Consumer has right to terminate the contact and recover amount paid under the contract, if the service provider delays delivery exceeding fifteen days from the date contract is concluded or any other date which is agreed. This is important flexible provision for service providers and special care shall be taken while drafting relevant provisions to make sure that the expected time frame of delivery is carefully analyzed keeping in view all factors.

If delay is expected in delivery of products or difficulty in fulfilling e-contract terms, there is a notice obligation upon service provider, however such provision of notice to consumer does not exempt the liability. Force majeure is the only exception to escape liability on part of service provider in case of delay in delivery.

The law also provides a data privacy regime in E-Commerce. The service provider is not entitled to keep personal information of consumers except what is required for the purpose of transaction. Explicit consent of a consumer is required for any other period exceeding this. The service providers shall use the technical means to protect personal data and to maintain its privacy. Such data cannot be used for any other purpose except with express permission of consumers, the data subject.

Any profession which is subject to license or permit in Saudi Arabia cannot be practiced through E-Commerce unless proper license or permit is issued by relevant authority in Saudi Arabia.

The Electronic Commerce service providers also needs to be careful while advertising their products electronically. Any advertisement is declared as a complementary part of an e-contract. In view of the increasing aggressive advertising campaigns through E-commerce with possibility of misleading and exaggerated contents to attract consumers, this provision protects the consumers. The implications of this clause are clear from service provider perspective, therefore the advertisement shall be designed very carefully. The law also regulates the content of electronic advertisements and provides minimum content requirements of any advertisement.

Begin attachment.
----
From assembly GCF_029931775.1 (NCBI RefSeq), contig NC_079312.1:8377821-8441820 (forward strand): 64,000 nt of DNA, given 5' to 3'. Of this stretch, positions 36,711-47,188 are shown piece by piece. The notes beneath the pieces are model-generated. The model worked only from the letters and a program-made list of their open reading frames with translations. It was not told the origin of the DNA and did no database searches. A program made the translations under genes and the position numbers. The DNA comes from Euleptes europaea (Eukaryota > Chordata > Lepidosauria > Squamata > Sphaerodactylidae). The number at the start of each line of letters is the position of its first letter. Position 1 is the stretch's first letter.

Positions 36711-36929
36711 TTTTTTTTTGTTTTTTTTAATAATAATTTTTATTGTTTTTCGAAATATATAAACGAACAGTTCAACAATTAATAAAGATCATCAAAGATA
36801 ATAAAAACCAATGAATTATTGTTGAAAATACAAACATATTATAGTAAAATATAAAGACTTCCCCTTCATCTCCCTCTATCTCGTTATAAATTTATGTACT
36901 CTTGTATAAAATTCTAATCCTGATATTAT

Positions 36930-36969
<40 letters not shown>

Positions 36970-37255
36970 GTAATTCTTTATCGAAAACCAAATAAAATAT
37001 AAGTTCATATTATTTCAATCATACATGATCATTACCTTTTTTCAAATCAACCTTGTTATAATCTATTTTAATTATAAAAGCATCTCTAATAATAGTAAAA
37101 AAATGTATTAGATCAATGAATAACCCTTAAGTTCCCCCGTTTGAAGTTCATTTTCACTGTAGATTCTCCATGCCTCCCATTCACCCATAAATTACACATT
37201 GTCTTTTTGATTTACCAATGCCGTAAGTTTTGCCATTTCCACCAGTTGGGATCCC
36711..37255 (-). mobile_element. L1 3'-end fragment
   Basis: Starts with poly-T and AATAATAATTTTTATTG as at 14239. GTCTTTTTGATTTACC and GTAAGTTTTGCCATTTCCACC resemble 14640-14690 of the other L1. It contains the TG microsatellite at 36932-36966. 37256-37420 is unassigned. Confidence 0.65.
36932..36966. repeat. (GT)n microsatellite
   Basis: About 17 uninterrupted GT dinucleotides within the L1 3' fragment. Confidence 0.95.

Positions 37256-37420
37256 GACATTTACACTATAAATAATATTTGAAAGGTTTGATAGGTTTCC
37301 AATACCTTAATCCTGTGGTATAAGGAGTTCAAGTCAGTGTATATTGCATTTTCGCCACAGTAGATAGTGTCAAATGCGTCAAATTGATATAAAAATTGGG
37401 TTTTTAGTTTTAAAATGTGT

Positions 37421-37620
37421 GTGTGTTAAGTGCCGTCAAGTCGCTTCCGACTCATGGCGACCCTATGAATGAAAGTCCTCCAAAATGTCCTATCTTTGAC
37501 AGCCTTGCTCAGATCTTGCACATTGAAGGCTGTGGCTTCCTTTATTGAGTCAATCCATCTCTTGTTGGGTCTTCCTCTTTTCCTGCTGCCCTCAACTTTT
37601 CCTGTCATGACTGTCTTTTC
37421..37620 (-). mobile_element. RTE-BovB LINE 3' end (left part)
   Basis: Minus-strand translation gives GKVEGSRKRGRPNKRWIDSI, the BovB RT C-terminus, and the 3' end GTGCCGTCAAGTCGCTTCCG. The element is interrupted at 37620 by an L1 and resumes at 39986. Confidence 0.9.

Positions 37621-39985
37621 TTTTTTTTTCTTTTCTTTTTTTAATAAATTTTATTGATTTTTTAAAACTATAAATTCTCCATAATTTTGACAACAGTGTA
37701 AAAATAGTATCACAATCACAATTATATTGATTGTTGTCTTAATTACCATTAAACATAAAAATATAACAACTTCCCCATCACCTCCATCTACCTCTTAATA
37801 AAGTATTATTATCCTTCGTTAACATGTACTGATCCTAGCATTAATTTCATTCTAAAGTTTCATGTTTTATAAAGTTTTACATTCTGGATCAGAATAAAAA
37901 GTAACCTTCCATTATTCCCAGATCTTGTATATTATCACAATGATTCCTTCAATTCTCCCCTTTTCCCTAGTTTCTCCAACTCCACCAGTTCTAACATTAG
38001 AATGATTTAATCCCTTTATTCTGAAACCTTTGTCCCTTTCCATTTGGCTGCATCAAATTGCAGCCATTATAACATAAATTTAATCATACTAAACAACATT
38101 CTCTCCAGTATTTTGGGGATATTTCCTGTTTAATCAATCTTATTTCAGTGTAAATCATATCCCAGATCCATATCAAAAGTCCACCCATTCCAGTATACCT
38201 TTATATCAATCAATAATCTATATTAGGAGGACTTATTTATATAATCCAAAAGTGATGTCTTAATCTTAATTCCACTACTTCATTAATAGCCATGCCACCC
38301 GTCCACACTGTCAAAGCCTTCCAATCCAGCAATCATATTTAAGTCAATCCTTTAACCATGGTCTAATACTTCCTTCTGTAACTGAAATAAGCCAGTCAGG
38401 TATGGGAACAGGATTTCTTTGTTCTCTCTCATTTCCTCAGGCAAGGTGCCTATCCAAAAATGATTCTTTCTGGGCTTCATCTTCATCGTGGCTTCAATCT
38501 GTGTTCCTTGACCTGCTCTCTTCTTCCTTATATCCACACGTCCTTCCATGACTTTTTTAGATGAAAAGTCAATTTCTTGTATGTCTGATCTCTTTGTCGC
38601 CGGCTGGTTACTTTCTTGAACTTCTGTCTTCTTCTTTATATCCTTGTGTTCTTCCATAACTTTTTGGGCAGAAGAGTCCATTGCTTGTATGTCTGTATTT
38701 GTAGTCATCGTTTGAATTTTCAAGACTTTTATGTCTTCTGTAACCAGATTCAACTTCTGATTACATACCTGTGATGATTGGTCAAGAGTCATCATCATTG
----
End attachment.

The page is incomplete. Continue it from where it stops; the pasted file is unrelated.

In terms of intellectual property protection, the E-Commerce law addresses trademark infringement over E-commerce platforms. A negative provision included in the law prohibits use of any trademark owned by others or an unauthorized imitated trademark. It is interesting that other forms of intellectual property rights are not discussed in the law. Certainly, a reference to all forms of intellectual property rights instead of (only) trademarks would have been a better option. The absence of other intellectual property rights does not mean that such rights cannot be exercised under respective laws against infringement over E-commerce platforms, however it certainly effects the jurisdiction of Committee constituted under E-commerce law (discussed in next paragraph). The law does not oblige the service providers to create an intellectual property dispute mechanism for instance like AliProtect or Amazon Report Infringement.

The law also constitutes a three-member (minimum required number of members) Committee, with one member from law background, to review violations of the E-Commerce law. The Minister of Commerce and Investment (MoCI), or any official as delegated with such powers by the Minister, can refer any case to Committee after taking interim action. Such interim action can be whole or partial blockage of E-Commerce provider platform. The decision of Committee is appealable before Administrative Court of First Instance in appellate jurisdiction. In accordance with the general procedural law, further appeals upto the High Court should be available.

The law also provides fines not more than Saudi Riyals 1,000,000 (USD 266,667), possibility of claiming damages, and permanent or temporary ban on E-Commerce activities, if violation is established.

The Saudi legal landscape addressing sale of pharmaceutical products over E-Commerce is not discussed in this article which will be discussed in next article.

This law is in force w.e.f July 26, 2019. The implementing regulations will further clarify the implementation of law.

For further queries, please contact the authors on following contact details:

Asif Iqbal

Head-IP Legal

LL.M. (IP Law), LL B, M.Phil., BS(Hons)

aiqbal@kadasa.com.sa

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Acknowledgement

The author is thankful to Mr Mohammad Jomoa, CEO Kadasa IP and Mr Tariq Zain, Senior Counsel in Kadasa Law Firm for their valuable inputs.